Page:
Facebook, Youtube, and Twitter are all hopping aboard the 360 bandwagon, most likely in anticipation of the surge in virtual reality devices. It’s amazing really. The fact that you can wear a VR headset, view a photo or play a video, and have the visuals turn with you as you look left and right, up and down. Heck, even if you’re just using a plain old browser, being able to scroll 360-degrees across photos and videos is already a real treat.
It’s a whole new level of immersion—one that should change both how people create and how people consume content.
Sure, you can argue that a camera’s panorama mode achieves the same technical effect, but that’s one, a pain to properly get done; and two, limited to only the vertical and horizontal planes. The way panoramas are navigated is also very clunky. Zoom in, keep zooming in, zoom in some more, then scroll is a few steps too many in this digital period of instant gratification.
While 360-degree content isn’t quite on the same level of scale and interactivity as Google Street View is, it’s nevertheless impressive. The fact that the accompanying imaging technology has finally trickled down into the consumer market is great news for all of us. Give it a couple of months for people to adopt these innovations before your newsfeed is populated by 360 snaps of the world’s most gorgeous vistas.
Right now, those wanting to capture fully immersive 360-degree photos and videos need to invest in specialized cameras and rigs that come in various shapes and sizes. One of the first 360 cameras that really impressed me was the Panono. It made its debut at crowdfunding site Indiegogo and just by looking at its campaign backing—which ended at USD 1,250,028,
39-percent more than its target USD 900,000 fund—you’d know that its creators struck gold.
Looking like a Quidditch quaffle, it received positive acclaim from reviewers the world over and rightfully so. Fitted with 36 wide angle smartphone camera modules, users can just throw it to the air, with the internal system taking a 108 MP 360 x 360 panorama at the flight’s apex. It is a tad expensive though, coming in at USD 549. Head over to their site at www.panono.com and download the Panono app for some sample shots and see if it’s worth the asking price.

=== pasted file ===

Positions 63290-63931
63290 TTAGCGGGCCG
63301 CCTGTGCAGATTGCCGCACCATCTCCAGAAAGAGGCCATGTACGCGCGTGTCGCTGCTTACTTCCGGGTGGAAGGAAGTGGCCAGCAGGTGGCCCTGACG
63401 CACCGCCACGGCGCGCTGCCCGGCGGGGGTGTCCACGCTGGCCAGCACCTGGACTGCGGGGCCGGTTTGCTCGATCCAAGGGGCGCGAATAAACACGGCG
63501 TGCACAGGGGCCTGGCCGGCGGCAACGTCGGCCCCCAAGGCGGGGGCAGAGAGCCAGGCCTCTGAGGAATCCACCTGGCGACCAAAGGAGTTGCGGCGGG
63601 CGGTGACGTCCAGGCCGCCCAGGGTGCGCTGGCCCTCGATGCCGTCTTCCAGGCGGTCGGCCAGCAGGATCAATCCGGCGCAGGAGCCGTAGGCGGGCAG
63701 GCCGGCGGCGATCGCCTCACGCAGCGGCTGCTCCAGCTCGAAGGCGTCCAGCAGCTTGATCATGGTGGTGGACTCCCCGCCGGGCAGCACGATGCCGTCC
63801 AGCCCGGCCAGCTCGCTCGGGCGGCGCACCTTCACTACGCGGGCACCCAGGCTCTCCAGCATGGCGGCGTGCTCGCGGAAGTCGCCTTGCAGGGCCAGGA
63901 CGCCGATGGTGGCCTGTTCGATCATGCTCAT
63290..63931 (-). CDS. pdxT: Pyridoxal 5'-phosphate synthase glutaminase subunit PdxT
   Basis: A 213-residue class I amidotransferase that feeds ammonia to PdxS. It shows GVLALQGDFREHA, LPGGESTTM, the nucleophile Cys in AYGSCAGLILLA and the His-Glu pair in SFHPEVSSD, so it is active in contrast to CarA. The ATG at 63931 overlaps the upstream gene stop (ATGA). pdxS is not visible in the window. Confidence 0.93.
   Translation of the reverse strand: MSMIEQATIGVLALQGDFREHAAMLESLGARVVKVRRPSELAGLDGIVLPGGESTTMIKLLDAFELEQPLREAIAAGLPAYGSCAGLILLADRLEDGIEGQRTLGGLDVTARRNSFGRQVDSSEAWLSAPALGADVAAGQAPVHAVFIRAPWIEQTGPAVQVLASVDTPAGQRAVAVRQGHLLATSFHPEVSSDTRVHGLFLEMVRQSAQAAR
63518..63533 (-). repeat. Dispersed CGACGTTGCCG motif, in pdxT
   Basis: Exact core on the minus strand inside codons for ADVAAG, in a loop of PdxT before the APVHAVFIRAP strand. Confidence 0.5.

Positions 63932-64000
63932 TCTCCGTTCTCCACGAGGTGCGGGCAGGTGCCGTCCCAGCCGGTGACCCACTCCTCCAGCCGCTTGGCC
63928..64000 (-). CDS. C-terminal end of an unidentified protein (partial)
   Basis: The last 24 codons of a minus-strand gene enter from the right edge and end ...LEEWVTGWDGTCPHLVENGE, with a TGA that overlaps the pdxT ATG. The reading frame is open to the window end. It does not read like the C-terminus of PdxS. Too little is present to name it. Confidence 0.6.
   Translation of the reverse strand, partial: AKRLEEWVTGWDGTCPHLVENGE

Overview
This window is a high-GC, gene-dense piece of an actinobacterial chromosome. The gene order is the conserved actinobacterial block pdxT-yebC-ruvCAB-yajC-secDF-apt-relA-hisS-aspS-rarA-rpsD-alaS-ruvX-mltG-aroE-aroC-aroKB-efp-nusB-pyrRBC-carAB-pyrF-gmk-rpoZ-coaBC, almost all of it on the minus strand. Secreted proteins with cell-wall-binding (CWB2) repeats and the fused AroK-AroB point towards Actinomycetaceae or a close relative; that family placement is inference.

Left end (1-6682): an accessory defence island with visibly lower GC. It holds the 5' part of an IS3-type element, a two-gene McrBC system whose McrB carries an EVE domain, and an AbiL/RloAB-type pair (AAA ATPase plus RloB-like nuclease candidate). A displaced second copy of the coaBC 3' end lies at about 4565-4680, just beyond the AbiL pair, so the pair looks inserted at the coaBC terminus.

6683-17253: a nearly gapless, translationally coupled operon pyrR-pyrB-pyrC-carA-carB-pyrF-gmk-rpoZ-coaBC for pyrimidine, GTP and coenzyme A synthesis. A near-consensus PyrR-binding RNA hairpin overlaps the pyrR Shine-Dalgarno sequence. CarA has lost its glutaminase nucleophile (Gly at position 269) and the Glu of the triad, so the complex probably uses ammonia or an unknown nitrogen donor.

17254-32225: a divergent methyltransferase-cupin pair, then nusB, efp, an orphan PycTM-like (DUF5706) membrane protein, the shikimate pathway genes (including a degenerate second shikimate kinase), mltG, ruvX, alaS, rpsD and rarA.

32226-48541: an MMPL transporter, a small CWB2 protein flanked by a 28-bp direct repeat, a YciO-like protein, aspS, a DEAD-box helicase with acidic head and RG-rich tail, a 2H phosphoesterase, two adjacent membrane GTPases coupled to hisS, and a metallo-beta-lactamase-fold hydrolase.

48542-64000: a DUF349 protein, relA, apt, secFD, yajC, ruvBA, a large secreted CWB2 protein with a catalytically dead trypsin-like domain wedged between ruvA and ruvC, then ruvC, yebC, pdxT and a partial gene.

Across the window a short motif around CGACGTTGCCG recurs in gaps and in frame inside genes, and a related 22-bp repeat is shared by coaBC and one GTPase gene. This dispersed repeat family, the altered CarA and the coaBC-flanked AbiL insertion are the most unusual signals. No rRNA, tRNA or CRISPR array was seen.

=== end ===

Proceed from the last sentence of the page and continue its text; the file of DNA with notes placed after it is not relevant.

But suppose you want something a little more pocketable than an 11 cm ball. Then you have the Ricoh Theta S, a svelte device that reminds me a bit of Men in Black’s neuralyzer, though this one’s flatter. With a price tag of just under
PHP 20,000, it’s still on the pricey side of the equation, though you definitely are getting what you pay for. It features two 12 MP f/2.0 cameras on either side, both with 1/2.3-inch sensors, and also has Wi-Fi to connect to its mobile app. Ease of use and simplicity’s the name of its game as there are very limited shooting options available.
Like most multi-camera 360 shooters, the Theta S stitches photos and videos captured by its two modules to produce a single file, which isn’t too bad quality-wise. Just don’t expect DSLR-like shots and you’d be pleased with what the Theta S can offer.
There are more affordable options than the Theta S such as the LG 360 Cam and the Samsung Gear 360, though as of writing, these two aren’t out in the market just yet.
If you’ve set your mind on getting high-quality 360 photos and videos and are prepared to spend your entire life savings to achieve that, then there are more robust options out there which involve specialized mounts and typical stand-alone cameras. One example is the F360 GoPro Mount. As the name implies, it is a bare bones package so you’d have to supply six GoPros in either Hero4, Hero3+, or Hero3 flavors. It also needs an accompanying software to stitch footages together.
On the plus side, you’ll surely get one of the best 360 camera experiences money can buy. The down side? You’ll easily spend upwards of USD 2,800 (plus taxes and shipping) for everything that you need—the mount itself, GoPros, and software.
Would investing in a 360 shooter be worth it? I think yes. Think about it. Your camera can only see so much and if you wanted to capture all the details of a scene, you’d have to manually crouch up to every nook and cranny in front of you and again at those in your back. With a 360 camera, it’s just a snap and you’re good to go, granted the quality won’t be up to par with half-decent shooters yet.
Yes, the phenomenon may somewhat be a novelty now, but it does prove that every photo, every story has another side.
Also published in GADGETS MAGAZINE July 2016 issue
Words by Chris Hidalgo